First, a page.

This little graphic has been floating around on social media. You might have seen it on Facebook or Instagram. It caught my eye when a friend posted it on Instagram. Unfortunately, I have no idea where it originated or who wrote it.
In spite of that, I think this is actually a pretty good statement, theologically speaking.
When I was growing up, I spent many Saturday afternoons at the skating rink, skating in circles. At least once during each skating session, the DJ would turn down the main lights and turn on the disco ball. I loved skating under the little fragments of light. Somehow they transformed the whole rink into a place that was a little more special, a little more fun.
The thing is, a disco ball doesn’t produce its own light. A disco ball is a spinning sphere covered in cut, or broken, glass. The disco ball isn’t a source of light, it can only reflect the light that it captures in its fragments of glass.
Fragments seem sort of meaningless until we see what can be done with them.
Each of the four Gospels (Matthew, Mark, Luke, and John) tell us of a time when Jesus fed more than 5000 people with a few loaves of bread and a couple of fish (or is it fishes?). In all four accounts, there are leftovers. In all four accounts, the leftovers are gathered up. In all four accounts, the leftovers fill 12 baskets. But in John’s account, we get Jesus saying: “gather up the fragments left over so that nothing will be lost” (John 6:12).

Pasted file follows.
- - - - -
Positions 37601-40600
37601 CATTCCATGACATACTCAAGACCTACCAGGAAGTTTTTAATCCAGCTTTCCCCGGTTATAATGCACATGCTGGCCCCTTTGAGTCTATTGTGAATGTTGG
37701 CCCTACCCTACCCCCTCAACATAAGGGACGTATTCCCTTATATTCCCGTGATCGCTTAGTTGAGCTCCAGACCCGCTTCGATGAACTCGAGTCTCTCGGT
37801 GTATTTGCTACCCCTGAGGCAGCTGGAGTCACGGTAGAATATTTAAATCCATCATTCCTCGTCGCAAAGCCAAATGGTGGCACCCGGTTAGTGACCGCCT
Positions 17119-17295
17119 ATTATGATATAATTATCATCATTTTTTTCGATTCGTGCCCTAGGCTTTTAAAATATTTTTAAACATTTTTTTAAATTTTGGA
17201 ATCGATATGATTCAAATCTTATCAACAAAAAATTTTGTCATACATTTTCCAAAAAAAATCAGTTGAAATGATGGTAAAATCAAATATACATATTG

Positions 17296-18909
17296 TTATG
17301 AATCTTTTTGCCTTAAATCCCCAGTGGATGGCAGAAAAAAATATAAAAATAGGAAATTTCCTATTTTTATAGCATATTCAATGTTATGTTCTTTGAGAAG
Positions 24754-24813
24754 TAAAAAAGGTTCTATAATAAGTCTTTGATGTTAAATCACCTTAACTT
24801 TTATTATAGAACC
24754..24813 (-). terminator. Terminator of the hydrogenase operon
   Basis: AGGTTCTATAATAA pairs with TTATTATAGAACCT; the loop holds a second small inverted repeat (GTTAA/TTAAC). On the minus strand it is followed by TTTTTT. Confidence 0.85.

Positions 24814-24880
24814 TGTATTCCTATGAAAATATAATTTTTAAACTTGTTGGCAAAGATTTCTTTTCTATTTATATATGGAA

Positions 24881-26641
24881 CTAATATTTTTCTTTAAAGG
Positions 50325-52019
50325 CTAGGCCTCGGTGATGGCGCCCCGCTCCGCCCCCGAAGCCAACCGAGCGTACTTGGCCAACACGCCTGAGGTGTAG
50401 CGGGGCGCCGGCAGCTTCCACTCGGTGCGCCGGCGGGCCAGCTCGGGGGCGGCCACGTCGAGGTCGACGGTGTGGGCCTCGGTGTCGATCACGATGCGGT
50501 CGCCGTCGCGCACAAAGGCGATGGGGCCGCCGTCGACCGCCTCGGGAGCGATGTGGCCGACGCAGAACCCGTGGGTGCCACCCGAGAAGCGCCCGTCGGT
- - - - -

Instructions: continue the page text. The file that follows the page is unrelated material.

You might be in a place today where your life, or your faith, feels fragmented.
Maybe it feels like there are a million people who each want a piece of you—work, family, friends, neighbors, etc. Maybe you, or someone you love, is facing challenges and you’re asking questions like “Why me? Why them? Why now?” Or maybe you used to believe more than you do now. You might be in a season where you aren’t sure God hears you. Maybe you want to have faith, but you wonder if God is really real.
Jesus wants to gather up those fragments and turn them into something more than the sum of their parts. Jesus doesn’t want anything to be lost. Nothing about your life, your struggles, is wasted.
Those fragmented parts of your life, or even your fragments of faith? Jesus wants to turn those into, well, a disco ball of sorts.
When Jesus holds those fragments, they can reflect him—the light of the world (John 8:12).
If the disco ball could transform the skating rink into a place that was a little more special and a little more fun, imagine what kind of transformation can happen when your life is a disco ball that reflects the love of God.
When it feels likes life is in a million pieces, it’s good to remember that Jesus says, “Gather up the fragments so that nothing may be lost.”
You aren’t broken. You are a disco ball.
More like this from Beth:
Sermon from July 25, 2021 at Gray Memorial United Methodist Church: